Project 4: Human Powered Vehicle

This project aims to design, build and race a three wheeled human-powered vehicle. Students from Material, Design and Technology will work with students from Physical Education to measure the vehicles performance and race it in local and inter-state competitions.

Holistic approach? Yes in the sense that students will consider all aspects of this project and it will involve their physical, mental, emotional and social skills.

Transformational? This project aims to transform student attitudes to learning, empowerment and collaborative designing, making and appraising.

Is it working? Too early to tell - just in design stage...

Project 5: Integral Worldviews

This project introduces students to aspects of Integral Theory in an attempt to help them develop coherent conceptual frameworks that help them understand how values, assumptions and worldviews colour our perceptions.

Holistic Approach? Integral Theory by its very nature takes an holistic approach to human nature and knowledge.

Transformational? Students have reported that an integral approach does help them see things in new ways. Two students reported
"Openly challenged my way of thinking and what I personally believed in and accepted. Over-all very interesting and informative."
"Really insightful. Made me think life was more interesting… more to it."
Is it working? This project has been running for over a year and student feedback has been very positive.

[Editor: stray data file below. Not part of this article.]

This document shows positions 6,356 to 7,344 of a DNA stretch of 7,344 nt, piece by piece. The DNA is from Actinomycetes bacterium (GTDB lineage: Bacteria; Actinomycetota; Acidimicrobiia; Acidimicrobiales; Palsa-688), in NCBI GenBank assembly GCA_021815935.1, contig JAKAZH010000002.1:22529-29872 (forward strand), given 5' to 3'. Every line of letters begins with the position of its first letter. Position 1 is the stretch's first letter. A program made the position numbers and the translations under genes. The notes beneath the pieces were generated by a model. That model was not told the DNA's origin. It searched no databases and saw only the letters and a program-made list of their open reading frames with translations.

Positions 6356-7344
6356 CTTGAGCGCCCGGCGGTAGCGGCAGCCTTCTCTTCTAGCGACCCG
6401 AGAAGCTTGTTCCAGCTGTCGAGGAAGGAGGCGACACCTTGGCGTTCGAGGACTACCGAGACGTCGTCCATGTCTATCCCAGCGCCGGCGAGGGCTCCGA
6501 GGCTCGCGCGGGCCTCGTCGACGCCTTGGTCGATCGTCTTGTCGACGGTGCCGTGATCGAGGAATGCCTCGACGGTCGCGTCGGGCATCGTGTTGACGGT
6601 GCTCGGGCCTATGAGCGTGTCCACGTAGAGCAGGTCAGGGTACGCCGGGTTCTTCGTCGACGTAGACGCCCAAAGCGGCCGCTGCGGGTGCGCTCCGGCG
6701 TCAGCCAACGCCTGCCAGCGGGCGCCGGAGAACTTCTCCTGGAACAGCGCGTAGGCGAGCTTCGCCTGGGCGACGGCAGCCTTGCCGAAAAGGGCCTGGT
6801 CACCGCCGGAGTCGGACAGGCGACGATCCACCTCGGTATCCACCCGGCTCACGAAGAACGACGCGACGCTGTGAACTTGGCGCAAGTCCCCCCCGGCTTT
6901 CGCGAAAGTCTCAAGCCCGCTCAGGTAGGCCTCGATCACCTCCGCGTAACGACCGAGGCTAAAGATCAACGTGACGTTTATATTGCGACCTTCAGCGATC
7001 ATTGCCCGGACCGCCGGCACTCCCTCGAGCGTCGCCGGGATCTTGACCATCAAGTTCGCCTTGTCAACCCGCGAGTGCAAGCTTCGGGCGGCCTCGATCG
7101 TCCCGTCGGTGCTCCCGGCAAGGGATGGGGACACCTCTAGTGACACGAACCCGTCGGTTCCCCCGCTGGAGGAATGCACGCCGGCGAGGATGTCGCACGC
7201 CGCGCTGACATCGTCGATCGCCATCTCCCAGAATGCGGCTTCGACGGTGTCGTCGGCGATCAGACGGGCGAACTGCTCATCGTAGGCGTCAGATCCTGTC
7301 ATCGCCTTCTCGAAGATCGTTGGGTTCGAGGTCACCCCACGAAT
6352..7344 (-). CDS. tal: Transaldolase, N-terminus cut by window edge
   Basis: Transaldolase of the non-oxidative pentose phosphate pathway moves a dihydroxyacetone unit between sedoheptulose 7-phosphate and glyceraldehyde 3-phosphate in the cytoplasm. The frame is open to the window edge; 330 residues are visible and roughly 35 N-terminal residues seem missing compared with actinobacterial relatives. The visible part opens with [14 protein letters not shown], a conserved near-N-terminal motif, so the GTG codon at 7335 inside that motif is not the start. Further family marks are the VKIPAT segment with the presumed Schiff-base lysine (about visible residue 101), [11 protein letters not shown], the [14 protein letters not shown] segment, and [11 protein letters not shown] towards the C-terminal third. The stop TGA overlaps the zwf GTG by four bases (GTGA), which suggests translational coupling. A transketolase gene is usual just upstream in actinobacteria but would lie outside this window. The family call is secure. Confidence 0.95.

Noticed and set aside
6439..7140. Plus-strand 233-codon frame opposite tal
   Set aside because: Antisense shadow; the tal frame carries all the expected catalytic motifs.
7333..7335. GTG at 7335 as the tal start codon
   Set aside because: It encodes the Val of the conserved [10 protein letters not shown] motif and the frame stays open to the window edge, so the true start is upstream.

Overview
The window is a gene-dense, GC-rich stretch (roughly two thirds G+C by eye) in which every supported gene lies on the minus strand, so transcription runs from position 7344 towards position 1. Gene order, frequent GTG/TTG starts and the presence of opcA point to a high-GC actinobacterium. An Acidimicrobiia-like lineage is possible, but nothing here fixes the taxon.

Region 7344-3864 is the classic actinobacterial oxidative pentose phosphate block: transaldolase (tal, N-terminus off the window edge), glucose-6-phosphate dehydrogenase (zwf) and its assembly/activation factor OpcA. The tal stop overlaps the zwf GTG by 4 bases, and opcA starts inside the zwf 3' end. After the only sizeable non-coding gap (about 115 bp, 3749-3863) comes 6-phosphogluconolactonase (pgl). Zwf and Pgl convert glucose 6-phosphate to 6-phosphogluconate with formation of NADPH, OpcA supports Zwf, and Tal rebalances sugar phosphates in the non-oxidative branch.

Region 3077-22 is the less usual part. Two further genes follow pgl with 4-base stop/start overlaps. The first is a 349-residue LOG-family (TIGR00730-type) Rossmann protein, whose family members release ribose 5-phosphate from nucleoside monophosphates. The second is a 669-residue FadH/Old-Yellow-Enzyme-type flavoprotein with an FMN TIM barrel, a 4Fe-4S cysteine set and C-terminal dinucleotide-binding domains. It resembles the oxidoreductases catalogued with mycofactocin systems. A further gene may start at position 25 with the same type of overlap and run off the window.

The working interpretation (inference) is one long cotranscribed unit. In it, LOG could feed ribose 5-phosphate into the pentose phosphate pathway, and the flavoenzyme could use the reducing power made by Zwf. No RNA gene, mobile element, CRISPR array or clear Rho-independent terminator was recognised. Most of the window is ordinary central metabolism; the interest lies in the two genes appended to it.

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At 8:36 AM, Anonymous Anonymous said...

Hi Roger,

Just wondering how the post Yr 10 review will accommodate the Federal Education Minister's call for a Australian Certificate of Education, with an A to E assessment?

Also, Holistic education can only work if you have 'the basics'. These need to be taught explicitly.

Anain, if al teachers were professionals, and took their jobs as vocations, perhaps all taechers would teach holistically anyway.

How dio you teach literacy holistically when all the research (includuing the Australian Sentate inquires in the taeching of literacy and HNS literacy development suggest that explicit teaching of phonics need to be part of the whole literacy package.

You would think this is comon sense, but obviously many taechers got on the whole language bandwagon and I am now puting up with this poor teaching strategy in further education, were many younger students can't spell, use correct grammar or comprehend a thing. (or a work ethic).

This is not only occuring in Tasmanian, collegues in mainland universities have to mark assigments on content, as the grammar etc id discusting.

Only my thoughts and observation.

At 8:37 AM, Anonymous Anonymous said...

Don't mind mine spelling, grammar.

I must have just left year 12.....

At 4:34 PM, Blogger Roger said...

Hello anonymous.

Assessment: You will need to contact the DoE PY10 Officers for information on this...

Holistic: This includes the basics and the relationships between the basics and more... A key question here is exactly what are 'the basics' for living and working in the 21st century?

And yes I think we need a variety of approaches that include explicit teaching.

I think several Australian States and the Australian Council of Deans of Education have written good documents on this: Queensland's New Basics, Tasmania's Essential Learnings, the Deans' New Learnings... etc.

These include references to the many literacies that students need for the 21st century...

Indeed the Generic Graduate Attributes being adopted by many Australian Universities also refer to these.

Hopefully the continued high level of collaboration between schools, tertiary education, business and the community will result in the educational provision required to meet the needs of all students for living, working and learning in this rapid period of societal change.